US 5744152 A
Release of an active ingredient can be controlled and the active ingredient can be protected from the environment during storage, by distributing it throughout a matrix containing a relatively large amount of polymeric material that is soluble and swellable in aqueous alkali but less soluble and swellable at a lower pH value and which is in the form of a dried oil-in-water emulsion of the polymer or a relatively insoluble partial salt of the polymer with a volatile amine, the full salt of the polymer being relatively soluble. The composition is of particular value for the protection of detergent enzymes.
1. A process for forming a particulate composition comprising particles comprising a dry matrix formed of an anionic matrix polymer through which an active ingredient is distributed, wherein the amount of polymeric material is at least 0.5 times the weight of active ingredient and is at least 50% of the weight of the matrix, the matrix polymer is soluble or swellable in water at a pH above 7 and is substantially insoluble and non-swellable in water at a lower pH, And the active ingredient is enzymes, fungi, spores, bacteria, cells or antibiotics,
the process comprising:
providing an aqueous phase solution of a salt of the matrix polymer with ammonia whereby the matrix polymer is substantially water insoluble and non-swellable,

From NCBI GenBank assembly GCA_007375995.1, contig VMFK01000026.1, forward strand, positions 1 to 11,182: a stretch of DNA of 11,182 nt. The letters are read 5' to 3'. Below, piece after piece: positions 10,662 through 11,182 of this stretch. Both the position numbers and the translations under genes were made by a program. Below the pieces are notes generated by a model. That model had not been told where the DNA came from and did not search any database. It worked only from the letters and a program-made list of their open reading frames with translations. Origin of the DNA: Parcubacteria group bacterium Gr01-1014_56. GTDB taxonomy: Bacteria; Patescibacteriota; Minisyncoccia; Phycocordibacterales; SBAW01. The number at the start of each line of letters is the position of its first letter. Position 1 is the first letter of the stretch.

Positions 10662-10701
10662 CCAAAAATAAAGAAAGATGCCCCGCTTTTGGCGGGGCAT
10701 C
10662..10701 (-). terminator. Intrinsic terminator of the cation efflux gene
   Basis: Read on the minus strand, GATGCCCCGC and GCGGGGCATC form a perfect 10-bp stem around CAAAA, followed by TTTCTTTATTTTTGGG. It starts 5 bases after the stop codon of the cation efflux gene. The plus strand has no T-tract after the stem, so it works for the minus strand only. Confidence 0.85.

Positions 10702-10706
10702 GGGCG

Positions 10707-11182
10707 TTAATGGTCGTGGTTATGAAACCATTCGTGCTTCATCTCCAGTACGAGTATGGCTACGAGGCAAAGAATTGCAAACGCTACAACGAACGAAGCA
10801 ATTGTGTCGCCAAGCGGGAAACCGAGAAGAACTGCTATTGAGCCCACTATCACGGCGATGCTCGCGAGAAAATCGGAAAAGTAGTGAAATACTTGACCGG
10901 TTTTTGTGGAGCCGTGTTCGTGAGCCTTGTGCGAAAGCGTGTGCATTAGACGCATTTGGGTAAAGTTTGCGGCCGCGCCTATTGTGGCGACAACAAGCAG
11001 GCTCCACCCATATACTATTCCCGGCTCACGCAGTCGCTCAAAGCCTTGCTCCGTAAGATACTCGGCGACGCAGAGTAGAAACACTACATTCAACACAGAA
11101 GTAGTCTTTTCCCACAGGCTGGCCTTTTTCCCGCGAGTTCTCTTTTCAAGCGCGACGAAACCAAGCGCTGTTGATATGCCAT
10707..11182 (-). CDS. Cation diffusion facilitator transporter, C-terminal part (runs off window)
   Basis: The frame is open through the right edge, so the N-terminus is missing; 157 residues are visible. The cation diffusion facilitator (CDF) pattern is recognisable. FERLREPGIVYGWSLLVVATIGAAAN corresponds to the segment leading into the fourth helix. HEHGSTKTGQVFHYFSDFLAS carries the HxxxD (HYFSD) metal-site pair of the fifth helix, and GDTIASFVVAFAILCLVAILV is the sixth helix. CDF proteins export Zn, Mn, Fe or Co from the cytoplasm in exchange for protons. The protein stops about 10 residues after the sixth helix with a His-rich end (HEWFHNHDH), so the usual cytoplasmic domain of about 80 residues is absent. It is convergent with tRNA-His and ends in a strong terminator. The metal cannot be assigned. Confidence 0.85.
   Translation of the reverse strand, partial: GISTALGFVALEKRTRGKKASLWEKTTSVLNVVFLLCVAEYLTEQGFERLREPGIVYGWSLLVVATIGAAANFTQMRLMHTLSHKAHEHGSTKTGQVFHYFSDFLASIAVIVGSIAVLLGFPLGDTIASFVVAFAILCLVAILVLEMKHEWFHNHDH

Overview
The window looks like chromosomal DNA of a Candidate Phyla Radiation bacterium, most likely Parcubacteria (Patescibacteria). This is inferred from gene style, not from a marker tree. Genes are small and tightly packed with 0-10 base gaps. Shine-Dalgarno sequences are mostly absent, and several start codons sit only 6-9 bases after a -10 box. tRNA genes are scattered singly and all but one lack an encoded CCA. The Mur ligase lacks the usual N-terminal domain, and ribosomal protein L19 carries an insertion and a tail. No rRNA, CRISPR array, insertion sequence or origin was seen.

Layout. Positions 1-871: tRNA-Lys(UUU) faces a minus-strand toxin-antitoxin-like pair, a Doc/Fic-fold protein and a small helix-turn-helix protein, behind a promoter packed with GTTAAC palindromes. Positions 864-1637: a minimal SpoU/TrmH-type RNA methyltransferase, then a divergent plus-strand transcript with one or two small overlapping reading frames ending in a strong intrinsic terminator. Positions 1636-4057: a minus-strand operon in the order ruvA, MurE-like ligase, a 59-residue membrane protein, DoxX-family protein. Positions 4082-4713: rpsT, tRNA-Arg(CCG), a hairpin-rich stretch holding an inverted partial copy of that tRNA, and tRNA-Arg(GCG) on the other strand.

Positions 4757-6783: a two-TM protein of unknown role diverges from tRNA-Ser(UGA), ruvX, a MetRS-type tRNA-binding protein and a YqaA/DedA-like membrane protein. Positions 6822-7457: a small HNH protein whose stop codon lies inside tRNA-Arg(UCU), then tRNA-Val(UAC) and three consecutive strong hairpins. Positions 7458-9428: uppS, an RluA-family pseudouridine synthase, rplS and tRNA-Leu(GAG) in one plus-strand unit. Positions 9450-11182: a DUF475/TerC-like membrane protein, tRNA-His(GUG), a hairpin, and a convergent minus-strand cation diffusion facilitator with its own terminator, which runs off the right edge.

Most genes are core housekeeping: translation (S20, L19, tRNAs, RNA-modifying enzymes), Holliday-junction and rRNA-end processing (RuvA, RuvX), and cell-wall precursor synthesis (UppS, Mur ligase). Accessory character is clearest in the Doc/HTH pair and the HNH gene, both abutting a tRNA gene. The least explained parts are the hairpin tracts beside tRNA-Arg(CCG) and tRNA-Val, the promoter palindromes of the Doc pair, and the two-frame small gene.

dissolving or dispersing the active ingredient in the aqueous phase,
forming a dispersion consisting essentially of the aqueous phase in water immiscible liquid,
subjecting the dispersion to distillation and thereby evaporating water from the aqueous particles and forming solid particles of the matrix polymer having active ingredient distributed throughout,
wherein ammonia of the salt present is evaporated during the distillation and the matrix polymer in salt form is thereby converted to its free acid form whereby the polymer is substantially water insoluble and non-swellable.
2. A process according to claim 1 in which the matrix polymer is formed from ethylenically unsaturated monomer comprising carboxylic monomer and said aqueous phase is said aqueous solution.
3. A process according to claim 1 in which the matrix polymer is formed of 50 to 100% by weight (meth)acrylic acid and 0 to 50% acrylamide.
4. A process according to claim 1 in which the amount of polymer is at least 7 times the amount of active ingredient and the polymer is at least 90% by weight of the matrix.
5. A process according to claim 4 in which the amount of polymer is 15 to 50 times the amount of the active ingredient.